Today, COVID-19 has transformed the landscape of hospitals and health systems. While leakage was a problem before, it was predictable and manageable—thanks to consistent revenue and expenses. But for many hospitals, revenue projections have been completely upended. 

Before COVID-19, mid-revenue cycle leakage impacted every hospital’s bottom line. Now, it can mean negative operating margins. If operating margins remain negative, it can mean anything from downsizing staff and services to diminishing quality clinical care. 

Thankfully, mid-revenue cycle leakage is not an insurmountable challenge. Financial leaders are turning to increasingly sophisticated and automated solutions to overcome leakage, building transformational solutions to ensure organizations are financially resilient for years to come.

Download this whitepaper to learn:

  • Leakage throughout the mid-revenue cycle
  • Strategies to better capture earned revenue
  • The impact of machine learning on mid-revenue cycle leakage 

¹ https://www.hfma.org/topics/news/2019/12/hospital-operating-margins-decline-21–in-2019–tracking-firm-fi.html

² https://kha-paywall.readz.com/executive-summary-august-2020?preview=139977

³ HIMSS and Besler Revenue Cycle Management Research Report – Insights into Revenue Cycle Management October 2016

4 2019 AHA Fact Sheet: Underpayment by Medicare and Medicaid January 2021

Examining the Unforeseen Financial and Clinical Impact of COVID-19

Leveraging Iodine Software’s Cognitive Emulation approach to better understand current and future state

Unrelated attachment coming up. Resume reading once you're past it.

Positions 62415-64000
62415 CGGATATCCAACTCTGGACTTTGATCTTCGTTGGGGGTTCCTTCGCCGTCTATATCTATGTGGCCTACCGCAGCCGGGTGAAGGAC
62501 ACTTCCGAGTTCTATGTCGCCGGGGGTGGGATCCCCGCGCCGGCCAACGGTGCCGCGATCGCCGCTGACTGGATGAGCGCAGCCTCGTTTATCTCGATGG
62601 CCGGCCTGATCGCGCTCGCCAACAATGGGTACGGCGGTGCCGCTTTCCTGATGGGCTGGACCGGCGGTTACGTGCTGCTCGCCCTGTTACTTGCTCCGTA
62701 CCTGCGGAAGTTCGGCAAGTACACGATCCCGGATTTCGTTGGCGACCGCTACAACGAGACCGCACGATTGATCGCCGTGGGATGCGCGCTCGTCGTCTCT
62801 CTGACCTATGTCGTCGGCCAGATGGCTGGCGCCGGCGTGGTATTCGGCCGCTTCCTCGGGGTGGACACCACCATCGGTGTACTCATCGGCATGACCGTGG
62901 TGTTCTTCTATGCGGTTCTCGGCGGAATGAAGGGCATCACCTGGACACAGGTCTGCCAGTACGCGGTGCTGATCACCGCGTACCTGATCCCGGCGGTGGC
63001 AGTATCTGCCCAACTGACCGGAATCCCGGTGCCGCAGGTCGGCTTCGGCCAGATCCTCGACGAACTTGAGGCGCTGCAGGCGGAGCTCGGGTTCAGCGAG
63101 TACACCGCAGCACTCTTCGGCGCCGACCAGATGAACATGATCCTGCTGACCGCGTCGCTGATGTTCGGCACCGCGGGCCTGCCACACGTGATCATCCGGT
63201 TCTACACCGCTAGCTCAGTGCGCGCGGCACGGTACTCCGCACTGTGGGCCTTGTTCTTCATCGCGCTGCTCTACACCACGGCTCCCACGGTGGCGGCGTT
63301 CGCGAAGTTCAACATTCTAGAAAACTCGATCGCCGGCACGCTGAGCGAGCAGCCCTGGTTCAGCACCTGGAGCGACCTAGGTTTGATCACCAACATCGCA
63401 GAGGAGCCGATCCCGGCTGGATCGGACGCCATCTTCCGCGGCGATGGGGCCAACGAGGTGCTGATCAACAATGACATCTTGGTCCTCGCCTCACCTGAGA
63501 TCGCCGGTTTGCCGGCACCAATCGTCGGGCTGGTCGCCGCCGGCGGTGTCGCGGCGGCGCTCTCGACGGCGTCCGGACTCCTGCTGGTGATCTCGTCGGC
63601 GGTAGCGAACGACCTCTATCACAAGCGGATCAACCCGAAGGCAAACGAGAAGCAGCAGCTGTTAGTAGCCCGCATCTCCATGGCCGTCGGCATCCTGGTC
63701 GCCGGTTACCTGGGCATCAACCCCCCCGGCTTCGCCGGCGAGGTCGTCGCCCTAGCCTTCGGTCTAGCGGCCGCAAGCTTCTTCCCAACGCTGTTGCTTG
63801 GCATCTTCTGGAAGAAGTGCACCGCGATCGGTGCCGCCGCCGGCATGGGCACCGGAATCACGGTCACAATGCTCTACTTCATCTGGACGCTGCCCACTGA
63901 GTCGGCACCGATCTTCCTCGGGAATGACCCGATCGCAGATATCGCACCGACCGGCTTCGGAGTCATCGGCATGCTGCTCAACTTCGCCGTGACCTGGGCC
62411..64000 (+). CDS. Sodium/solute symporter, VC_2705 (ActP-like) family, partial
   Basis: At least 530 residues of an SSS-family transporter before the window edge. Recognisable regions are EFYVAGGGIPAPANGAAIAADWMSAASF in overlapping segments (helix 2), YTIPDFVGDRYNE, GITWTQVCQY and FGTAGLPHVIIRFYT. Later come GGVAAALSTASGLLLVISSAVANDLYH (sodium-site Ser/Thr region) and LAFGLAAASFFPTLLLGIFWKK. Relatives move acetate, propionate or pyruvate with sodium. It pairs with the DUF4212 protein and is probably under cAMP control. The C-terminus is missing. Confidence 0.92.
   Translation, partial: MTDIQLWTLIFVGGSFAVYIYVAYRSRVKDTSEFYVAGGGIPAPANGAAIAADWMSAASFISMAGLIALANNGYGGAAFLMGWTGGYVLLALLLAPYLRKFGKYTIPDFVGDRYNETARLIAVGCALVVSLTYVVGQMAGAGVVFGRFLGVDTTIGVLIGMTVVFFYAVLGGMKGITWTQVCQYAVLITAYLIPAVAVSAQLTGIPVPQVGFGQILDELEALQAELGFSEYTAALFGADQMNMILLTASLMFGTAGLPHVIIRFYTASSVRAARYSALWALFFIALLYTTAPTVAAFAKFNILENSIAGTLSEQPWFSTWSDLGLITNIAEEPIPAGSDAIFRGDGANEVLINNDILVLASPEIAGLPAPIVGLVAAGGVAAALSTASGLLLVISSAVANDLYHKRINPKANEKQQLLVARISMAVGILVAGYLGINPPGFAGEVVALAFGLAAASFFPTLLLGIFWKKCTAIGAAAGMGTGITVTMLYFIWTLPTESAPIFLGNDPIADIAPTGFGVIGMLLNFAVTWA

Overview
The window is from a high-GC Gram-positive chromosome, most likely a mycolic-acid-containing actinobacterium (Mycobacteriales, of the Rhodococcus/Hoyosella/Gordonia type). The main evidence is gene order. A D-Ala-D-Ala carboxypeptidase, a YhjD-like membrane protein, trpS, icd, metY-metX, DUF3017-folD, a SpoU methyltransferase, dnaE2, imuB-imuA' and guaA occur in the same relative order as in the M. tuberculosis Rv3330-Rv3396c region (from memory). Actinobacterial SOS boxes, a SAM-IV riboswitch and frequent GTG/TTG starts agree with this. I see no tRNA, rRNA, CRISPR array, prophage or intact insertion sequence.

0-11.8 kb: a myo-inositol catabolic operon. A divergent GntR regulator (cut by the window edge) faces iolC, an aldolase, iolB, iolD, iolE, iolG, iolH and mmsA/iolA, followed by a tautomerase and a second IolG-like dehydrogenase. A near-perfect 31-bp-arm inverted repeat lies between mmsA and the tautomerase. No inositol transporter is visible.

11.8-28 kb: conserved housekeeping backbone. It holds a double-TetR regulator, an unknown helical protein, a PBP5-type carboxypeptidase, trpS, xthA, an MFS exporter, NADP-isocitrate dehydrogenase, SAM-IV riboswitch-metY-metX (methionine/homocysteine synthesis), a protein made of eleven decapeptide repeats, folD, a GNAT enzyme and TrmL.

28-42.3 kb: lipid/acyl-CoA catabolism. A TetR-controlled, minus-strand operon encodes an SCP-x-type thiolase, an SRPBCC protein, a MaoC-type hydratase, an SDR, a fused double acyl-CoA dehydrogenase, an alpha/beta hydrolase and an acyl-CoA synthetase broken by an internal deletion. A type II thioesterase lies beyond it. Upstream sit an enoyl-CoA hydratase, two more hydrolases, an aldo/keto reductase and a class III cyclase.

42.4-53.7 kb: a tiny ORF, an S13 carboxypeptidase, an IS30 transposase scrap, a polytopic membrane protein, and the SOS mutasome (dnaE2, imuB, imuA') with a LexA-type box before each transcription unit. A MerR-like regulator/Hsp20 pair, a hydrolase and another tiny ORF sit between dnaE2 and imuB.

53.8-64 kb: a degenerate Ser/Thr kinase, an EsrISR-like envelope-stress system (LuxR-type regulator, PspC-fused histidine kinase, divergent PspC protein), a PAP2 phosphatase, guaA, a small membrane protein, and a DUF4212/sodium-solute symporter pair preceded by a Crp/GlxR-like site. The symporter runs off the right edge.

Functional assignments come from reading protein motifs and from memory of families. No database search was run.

Iodine Software is a healthcare AI company that has pioneered a new machine learning approach— Cognitive Emulation—to help healthcare finance leaders build resilient organizations. To date, Iodine has partnered with over 600 hospitals in the United States to create a large and diverse clinical data set that can provide insights into the COVID-19 pandemic.

Iodine’s Cognitive Emulation approach analyzes the full clinical record for each patient much the way a clinician would, but on a massive scale. Coupled with proprietary technology that forecasts diagnosis-related groups (DRGs) for every patient still in the hospital, Iodine is able to look in real time at trends emerging in this data set without having to rely on final coded data that is typically only available post-discharge, after a considerable delay.

For this report, Iodine reviewed more than 60,000 COVID-19 cases from over 600 hospitals— spanning cases from the entire country, including both infection hot spots and emerging areas of concern. Using the Iodine CognitiveMLTM engine and Iodine ForecastTM product, the Iodine Data Science team identified likely COVID-19 patients and predicted the DRG for recently discharged, but not final-coded, cases. Both structured and unstructured data were leveraged to generate this analysis. The timeframe for this analysis is from March 4 through May 3, 2020. Within this data set, 50.1% of patients were male and 49.9% were female.

This information is meant to help healthcare providers nationwide more accurately forecast their resource needs (including staff, ICU beds, ventilators and other critical care equipment) and understand the demographics most vulnerable to COVID-19, as well as support healthcare finance leaders in determining the right strategies to ensure financial resilience both in the near- and long-term.

Download the full report here